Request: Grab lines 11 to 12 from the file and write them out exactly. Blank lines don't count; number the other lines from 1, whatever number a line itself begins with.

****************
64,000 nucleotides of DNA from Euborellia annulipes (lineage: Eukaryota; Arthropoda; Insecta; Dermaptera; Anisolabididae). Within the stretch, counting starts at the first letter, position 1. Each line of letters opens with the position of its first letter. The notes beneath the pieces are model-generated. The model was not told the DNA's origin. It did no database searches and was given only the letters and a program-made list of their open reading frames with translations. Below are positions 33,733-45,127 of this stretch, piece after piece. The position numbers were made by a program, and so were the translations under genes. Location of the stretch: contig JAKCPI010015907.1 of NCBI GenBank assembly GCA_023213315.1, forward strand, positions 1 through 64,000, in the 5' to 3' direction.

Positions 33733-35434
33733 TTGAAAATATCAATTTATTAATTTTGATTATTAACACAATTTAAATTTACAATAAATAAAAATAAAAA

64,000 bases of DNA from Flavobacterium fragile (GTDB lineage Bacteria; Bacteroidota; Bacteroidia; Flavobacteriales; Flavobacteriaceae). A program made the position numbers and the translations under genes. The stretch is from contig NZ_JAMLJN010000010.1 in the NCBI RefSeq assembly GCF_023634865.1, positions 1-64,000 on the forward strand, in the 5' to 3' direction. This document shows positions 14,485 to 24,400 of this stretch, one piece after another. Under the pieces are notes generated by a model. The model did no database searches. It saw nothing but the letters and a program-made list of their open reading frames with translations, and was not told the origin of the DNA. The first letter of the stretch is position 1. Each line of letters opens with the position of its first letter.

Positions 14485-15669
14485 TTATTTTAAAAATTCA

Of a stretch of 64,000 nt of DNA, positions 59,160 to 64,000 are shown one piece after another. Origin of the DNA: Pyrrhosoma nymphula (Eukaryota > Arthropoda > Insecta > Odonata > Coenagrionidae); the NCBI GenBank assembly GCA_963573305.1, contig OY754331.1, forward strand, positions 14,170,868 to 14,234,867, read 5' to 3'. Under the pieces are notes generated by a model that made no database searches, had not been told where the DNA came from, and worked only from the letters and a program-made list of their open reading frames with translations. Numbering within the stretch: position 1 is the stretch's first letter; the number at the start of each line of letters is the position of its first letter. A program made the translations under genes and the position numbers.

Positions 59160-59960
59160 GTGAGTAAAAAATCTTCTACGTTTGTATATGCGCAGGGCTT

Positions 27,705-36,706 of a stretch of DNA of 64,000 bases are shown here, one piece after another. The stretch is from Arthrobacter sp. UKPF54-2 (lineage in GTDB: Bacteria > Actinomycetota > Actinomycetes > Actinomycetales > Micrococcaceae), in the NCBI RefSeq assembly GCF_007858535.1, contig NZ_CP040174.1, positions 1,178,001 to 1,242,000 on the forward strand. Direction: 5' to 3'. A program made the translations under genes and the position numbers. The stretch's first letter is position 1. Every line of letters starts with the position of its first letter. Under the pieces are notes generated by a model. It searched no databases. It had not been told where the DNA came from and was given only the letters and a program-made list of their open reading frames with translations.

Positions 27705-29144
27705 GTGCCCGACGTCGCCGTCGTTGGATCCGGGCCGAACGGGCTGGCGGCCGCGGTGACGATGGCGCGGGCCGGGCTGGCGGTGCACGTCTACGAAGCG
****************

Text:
Positions 27705-29144
27705 GTGCCCGACGTCGCCGTCGTTGGATCCGGGCCGAACGGGCTGGCGGCCGCGGTGACGATGGCGCGGGCCGGGCTGGCGGTGCACGTCTACGAAGCG